According to Fei, now that CPEC is well underway and Pakistan has adopted the Chinese yuan, it no longer needs the U.S. dollar to conduct international trade.
China has quickly become Pakistan’s most critical trade partner, importing far more from China ($17.2 billion) than the closest competitor, the U.S. ($2.1 billion). China has also rapidly rose through the ranks to become Pakistan’s second-largest export destination, just behind the U.S.
So while Trump attempts to revitalize the U.S. economy by ‘bringing jobs back,’ and advocating for a kind of anti-globalist isolationism, he has largely remained silent on the slow leaching of critical U.S. assets abroad which bolster the American economy.
New Chinese Military Bases in Pakistan
In a bold new move, China also plans on building one or multiple military bases in Pakistan–a radical move for a country that has only one other military base abroad (built in Djibouti in 2017).
Fei claims that its military and economic goals are intimately interlinked: “The scope, features and size of the [military] facility in Jiwani [in southwest Pakistan] will indicate the extent of Chinese ambitions in the region, and likely signal the degree to which economic initiatives, such as the Belt and Road Initiative or China-Pakistan Economic Corridor, are linked with China’s larger military and security ambitions.”
When reporters repeatedly asked representatives from the Chinese government about specifics regarding the planned base, the response was curt: “China and Pakistan are also making efforts to build the CPEC which is in the common interests of the countries along the route. I don’t think it is necessary for the outside world to make too much guesses in this regard.”
Even more telling, China may also expand Pakistan’s crucial naval port in Gwadar to have military assets. “China already has commercial interests in Gwadar, but given that military and commercial uses require different facilities and equipment, it is likely that a second port to support China’s military interests will be opened,” Fei states.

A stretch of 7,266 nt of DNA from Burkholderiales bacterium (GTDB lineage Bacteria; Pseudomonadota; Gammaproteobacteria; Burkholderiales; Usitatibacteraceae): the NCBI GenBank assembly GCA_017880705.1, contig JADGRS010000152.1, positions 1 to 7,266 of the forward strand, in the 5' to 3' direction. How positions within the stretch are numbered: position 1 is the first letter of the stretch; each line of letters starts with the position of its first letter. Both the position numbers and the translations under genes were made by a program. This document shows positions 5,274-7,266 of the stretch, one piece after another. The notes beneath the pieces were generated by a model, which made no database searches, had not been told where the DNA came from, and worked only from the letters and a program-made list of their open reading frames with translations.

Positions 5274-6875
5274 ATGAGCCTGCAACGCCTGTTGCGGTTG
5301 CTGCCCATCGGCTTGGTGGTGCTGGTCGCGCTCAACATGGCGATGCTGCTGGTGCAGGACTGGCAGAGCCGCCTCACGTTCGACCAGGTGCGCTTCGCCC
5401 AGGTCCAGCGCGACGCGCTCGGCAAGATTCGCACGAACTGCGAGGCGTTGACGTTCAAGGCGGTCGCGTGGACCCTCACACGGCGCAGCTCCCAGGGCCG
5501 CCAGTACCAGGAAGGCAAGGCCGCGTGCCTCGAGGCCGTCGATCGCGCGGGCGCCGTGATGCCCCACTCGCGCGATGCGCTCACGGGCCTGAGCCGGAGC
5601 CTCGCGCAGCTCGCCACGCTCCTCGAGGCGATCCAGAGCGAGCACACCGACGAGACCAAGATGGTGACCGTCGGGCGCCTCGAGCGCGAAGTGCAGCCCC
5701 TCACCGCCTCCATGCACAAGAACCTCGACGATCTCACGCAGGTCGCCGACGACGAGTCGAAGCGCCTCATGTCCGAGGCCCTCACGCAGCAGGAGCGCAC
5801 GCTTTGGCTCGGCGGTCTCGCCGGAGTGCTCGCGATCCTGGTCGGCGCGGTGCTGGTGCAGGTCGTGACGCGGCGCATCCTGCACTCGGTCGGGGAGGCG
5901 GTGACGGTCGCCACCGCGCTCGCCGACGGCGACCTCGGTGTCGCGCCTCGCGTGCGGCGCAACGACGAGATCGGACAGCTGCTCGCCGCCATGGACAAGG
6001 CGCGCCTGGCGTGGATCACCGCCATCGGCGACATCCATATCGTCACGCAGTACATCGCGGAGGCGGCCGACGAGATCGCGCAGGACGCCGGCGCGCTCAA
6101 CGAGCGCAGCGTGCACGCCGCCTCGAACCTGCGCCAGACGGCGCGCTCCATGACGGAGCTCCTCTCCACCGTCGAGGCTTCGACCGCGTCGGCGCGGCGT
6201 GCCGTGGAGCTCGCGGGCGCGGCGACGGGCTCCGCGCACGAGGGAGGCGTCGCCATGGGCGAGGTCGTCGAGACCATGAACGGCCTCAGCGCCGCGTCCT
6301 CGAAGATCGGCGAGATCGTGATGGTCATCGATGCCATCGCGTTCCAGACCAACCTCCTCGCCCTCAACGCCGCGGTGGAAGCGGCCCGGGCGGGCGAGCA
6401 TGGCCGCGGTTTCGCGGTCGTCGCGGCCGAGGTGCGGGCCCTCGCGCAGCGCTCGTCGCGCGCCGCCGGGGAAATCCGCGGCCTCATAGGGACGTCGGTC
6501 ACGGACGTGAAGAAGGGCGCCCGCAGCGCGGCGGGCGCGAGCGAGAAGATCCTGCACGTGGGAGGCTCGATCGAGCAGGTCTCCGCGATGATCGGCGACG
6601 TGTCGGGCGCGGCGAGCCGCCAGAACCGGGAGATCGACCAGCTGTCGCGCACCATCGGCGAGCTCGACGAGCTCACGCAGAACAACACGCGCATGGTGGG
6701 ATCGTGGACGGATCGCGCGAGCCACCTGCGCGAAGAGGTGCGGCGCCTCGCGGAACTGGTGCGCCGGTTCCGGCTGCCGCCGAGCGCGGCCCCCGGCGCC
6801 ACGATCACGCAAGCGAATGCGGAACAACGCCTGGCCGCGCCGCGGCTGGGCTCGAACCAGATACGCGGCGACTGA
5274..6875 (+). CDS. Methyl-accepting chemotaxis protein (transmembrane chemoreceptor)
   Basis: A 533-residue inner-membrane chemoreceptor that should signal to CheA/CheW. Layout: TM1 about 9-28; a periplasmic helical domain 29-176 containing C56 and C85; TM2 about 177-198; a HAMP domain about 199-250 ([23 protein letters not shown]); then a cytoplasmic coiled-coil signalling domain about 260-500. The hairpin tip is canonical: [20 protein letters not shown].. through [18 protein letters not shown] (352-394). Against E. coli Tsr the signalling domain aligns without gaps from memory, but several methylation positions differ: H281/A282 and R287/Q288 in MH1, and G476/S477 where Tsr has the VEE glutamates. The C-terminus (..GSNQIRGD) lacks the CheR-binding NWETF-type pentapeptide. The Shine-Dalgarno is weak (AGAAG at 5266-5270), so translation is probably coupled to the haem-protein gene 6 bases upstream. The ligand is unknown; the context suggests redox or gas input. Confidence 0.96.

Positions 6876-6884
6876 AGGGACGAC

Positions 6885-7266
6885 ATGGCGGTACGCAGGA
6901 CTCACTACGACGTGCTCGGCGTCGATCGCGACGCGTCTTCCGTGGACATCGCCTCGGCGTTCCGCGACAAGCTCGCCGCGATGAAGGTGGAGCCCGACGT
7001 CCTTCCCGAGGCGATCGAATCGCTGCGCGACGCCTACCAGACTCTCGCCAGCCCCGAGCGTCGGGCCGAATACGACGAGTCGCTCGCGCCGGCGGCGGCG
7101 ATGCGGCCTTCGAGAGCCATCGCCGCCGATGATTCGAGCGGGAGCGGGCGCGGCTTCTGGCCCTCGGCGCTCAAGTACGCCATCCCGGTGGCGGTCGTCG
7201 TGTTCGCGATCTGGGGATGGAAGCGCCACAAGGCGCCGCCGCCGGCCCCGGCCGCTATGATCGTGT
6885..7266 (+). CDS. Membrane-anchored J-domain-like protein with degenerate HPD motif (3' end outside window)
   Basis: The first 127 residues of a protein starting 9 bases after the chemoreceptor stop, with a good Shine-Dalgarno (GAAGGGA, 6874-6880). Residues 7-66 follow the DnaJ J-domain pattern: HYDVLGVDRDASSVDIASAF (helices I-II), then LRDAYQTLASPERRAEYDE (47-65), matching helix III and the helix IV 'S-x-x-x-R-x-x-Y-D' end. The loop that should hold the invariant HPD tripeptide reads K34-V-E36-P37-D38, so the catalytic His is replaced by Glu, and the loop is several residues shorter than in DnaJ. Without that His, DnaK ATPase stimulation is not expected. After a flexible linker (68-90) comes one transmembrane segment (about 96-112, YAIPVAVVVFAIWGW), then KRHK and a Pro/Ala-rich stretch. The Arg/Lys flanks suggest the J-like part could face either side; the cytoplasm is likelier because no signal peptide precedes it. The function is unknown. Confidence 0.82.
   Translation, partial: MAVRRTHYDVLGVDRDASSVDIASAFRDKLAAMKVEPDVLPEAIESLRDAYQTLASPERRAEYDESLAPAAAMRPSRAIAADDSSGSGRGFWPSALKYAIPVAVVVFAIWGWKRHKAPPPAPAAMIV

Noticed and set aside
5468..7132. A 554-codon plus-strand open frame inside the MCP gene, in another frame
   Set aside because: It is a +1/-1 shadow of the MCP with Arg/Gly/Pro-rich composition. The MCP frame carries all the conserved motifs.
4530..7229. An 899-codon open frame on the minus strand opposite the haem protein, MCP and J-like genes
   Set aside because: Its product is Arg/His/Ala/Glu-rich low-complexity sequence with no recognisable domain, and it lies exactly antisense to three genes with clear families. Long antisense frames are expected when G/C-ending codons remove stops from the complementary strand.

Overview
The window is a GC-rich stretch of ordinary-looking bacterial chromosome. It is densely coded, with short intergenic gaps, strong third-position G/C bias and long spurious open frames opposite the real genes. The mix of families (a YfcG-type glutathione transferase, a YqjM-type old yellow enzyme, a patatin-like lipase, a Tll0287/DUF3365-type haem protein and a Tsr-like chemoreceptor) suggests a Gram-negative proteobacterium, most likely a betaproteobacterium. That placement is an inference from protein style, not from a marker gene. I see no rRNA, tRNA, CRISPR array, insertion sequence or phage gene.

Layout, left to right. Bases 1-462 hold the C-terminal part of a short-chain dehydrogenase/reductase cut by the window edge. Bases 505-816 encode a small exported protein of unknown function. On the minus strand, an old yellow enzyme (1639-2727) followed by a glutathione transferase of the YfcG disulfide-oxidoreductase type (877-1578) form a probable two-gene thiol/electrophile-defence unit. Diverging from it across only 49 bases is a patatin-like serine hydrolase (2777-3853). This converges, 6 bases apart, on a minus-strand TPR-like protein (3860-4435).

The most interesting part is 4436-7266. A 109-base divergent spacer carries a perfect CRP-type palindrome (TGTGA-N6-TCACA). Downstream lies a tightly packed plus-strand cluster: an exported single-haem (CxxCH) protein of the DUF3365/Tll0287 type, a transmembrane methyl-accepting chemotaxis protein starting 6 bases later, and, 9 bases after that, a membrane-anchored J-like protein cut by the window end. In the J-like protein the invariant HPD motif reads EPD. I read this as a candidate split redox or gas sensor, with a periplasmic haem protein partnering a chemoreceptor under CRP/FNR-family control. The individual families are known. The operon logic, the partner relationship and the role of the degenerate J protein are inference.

In short, China is gambling of Pakistan becoming a central platform in its plan to project power internationally, and is doing everything in its power to secure Pakistan, including sending its military to the country.
Trump’s ‘America Last’ Model
At this stage, the U.S. can offer little compared to China, and Trump appears unconcerned about relinquishing what has been a crucial albeit unreliable strategic partner in the region.
China promises to completely remake Pakistan, while the U.S.’ top politician tweets threats about aid money. For Pakistan, the choice is easy.
When asked what could slow down the process of an emerging Pakistan-China economic axis, Fei points to domestic factors. “If China becomes mired in internal social or economic challenges, then it will have less resources to devote to overseas diplomatic and economic initiatives… One can draw analogous scenarios for the influence of U.S. domestic developments, and the diversionary power of other external events, to its ability to maintain ties with Pakistan.”
One of those ‘domestic developments’ preventing a close relationship with Pakistan may be the emergence of an ‘America First’ model of trade and governance.
To imagine a powerful U.S. economy without the support of Asia is unthinkable, but Trump seems to have made a habit of doing the unthinkable every day.